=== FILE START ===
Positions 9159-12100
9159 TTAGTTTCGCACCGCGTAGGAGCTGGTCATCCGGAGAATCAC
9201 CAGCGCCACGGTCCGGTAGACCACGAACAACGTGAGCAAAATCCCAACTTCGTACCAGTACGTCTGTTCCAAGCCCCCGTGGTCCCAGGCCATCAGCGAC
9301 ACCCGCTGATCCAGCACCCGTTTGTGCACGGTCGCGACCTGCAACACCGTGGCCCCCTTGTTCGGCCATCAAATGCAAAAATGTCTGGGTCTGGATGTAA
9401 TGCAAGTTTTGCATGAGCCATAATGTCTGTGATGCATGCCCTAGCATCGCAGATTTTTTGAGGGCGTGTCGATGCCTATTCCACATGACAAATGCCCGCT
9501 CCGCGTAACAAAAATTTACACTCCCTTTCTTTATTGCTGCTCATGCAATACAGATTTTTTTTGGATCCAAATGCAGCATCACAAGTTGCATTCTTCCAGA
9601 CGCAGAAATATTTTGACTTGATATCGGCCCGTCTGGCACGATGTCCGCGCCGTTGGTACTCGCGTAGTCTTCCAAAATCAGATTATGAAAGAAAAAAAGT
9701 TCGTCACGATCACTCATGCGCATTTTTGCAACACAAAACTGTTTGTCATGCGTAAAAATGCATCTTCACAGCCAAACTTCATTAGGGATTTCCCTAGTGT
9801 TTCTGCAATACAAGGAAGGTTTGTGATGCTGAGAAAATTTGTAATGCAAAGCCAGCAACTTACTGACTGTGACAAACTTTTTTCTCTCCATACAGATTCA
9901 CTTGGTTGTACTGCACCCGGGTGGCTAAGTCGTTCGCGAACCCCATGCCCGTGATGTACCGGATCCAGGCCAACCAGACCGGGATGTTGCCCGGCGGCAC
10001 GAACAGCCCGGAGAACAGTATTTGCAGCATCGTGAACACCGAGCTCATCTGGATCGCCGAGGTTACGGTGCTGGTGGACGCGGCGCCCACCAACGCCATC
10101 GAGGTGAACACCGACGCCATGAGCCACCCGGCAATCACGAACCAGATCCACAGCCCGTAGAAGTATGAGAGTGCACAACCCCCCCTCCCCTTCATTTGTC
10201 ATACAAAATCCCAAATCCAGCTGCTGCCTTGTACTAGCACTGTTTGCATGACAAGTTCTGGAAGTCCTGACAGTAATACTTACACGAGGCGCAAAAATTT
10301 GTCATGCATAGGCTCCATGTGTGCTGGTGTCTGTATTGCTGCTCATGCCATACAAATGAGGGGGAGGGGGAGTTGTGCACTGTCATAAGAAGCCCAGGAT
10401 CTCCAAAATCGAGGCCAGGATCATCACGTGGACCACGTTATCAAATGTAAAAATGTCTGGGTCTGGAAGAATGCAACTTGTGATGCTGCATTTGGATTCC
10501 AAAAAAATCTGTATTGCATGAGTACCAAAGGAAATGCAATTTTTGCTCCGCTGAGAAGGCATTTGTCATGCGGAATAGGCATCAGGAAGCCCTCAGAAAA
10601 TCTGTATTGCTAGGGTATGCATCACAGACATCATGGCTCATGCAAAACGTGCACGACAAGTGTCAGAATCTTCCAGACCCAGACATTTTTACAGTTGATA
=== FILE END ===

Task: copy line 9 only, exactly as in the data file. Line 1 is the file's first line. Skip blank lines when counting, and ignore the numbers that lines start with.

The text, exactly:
9801 TTCTGCAATACAAGGAAGGTTTGTGATGCTGAGAAAATTTGTAATGCAAAGCCAGCAACTTACTGACTGTGACAAACTTTTTTCTCTCCATACAGATTCA